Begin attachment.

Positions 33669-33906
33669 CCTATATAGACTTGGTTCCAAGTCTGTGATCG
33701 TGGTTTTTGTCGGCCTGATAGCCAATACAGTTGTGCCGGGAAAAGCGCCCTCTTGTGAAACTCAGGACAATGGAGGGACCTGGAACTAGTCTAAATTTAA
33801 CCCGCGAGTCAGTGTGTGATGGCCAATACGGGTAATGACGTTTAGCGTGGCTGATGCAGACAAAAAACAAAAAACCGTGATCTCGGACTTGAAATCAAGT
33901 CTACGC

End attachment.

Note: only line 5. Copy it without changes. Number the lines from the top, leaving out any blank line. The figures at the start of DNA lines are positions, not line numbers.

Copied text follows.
33901 CTACGC